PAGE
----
Faden and Beauchamp 1986 p 6 emphasis added This definition implies that

Faden and beauchamp 1986 p 6 emphasis added this

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(Faden and Beauchamp 1986 , p. 6, emphasis added ). This definition implies that clinicians should only withhold decisional power from indi- viduals who suffer from either external control or personal limitations that prevent them from making adequate deci- sions that are consistent with personal values (Childress 1997 ). 250 N. HEATHER ET AL.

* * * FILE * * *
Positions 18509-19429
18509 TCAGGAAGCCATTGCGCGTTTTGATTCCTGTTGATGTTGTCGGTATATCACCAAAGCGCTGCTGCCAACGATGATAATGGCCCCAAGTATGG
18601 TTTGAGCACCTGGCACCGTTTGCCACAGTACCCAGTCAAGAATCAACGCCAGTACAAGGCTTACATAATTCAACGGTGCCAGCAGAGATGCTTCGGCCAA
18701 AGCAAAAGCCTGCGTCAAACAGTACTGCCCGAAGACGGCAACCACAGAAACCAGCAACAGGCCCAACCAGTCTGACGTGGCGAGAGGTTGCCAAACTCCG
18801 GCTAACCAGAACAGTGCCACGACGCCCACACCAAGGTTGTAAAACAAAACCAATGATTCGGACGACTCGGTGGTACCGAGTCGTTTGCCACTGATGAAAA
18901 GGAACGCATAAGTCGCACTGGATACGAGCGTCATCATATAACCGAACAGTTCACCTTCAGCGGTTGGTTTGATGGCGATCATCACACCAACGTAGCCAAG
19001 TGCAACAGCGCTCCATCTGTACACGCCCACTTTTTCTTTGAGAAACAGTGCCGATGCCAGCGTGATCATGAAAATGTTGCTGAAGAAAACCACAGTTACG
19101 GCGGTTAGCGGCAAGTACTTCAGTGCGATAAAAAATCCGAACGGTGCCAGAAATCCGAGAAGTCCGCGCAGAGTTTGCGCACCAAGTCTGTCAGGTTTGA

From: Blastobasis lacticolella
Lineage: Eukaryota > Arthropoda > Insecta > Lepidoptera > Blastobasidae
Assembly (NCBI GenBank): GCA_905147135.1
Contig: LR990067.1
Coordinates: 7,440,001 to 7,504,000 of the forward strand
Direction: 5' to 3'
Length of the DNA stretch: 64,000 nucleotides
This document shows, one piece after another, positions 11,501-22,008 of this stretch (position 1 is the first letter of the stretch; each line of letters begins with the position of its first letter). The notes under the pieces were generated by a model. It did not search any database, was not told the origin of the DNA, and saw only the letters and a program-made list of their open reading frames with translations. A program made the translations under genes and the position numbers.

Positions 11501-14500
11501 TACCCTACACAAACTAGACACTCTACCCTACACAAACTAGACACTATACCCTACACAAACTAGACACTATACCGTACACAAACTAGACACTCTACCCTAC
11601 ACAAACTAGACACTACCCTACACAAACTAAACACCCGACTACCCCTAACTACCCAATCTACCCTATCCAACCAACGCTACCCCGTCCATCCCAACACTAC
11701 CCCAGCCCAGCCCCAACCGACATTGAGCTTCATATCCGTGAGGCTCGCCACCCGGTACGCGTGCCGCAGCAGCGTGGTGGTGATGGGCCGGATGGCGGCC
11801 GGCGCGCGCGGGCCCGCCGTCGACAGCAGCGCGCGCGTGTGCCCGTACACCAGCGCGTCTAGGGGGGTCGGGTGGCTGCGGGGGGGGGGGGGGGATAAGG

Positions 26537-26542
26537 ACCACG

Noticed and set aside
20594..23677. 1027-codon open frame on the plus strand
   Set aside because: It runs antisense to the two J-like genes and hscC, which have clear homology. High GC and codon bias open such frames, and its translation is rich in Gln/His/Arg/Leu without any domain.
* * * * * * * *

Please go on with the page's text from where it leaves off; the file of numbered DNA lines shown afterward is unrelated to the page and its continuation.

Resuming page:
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The BDMA as proposed by Leshner ( 1997 ) and Volkow and colleagues (Volkow et al. 2016 ) has the basic tenet that repeated substance use leads to brain changes that render the individual incapable of making certain types of decisions and choices effectively. In essence, the BDMA suggests that addiction prevents addicts from making a variety of decisions about their lives, especially ones involving whether or not to use drugs at any given time. This view invites paternalism by treatment providers and others who view the addict as requiring treatment that he/she might not wish to undergo, but as incapable of effectively deciding to accept a treatment recommendation (Vandeveer 1986 ). This raises the question of the extent to which addicts are actually incapable of mak- ing decisions about their lives, the extent to which addiction actually prevents such decision-making, and how we are to ascertain when and whether addiction had rendered the individual incompetent in this way. It is clear from widely replicated research findings that most addicts clearly are not incompetent in this way that is, most ultimately make effective decisions about their substance use in the context of personal values that emerge at some point in time and outweigh the value of drug-taking (see Heyman 2009 ). Heyman notes the experience of William Burroughs who, when his family declined to further support him financially, and unwilling to work at a traditional job, stopped taking drugs (Heyman 2009 ). The BDMA also raises questions about whether an addict has the capacity to effectively make decisions about other aspects of life that might intersect with decisions about drug-taking, e.g. finances, entry into con- tracts, etc., further inviting a paternalism that risks becoming coercive and disrespectful of individual autonomy. Arguably, a fully-fledged acceptance of the BDMA could result in increased violation of addicts civil and human rights in the name of beneficence. Additionally, so doing may, given the toxicity of some treatments for some individ- uals, result in harm to the addict by virtue of creating a negative view of treatment that results in further reluctance to seek help for addiction. Such an outcome would clearly be in violation of the principle of nonmaleficence (Beauchamp and Childress 1989 ). Thus, in the author s view, the BDMA raises significant bioethical questions that need to be addressed going forward.
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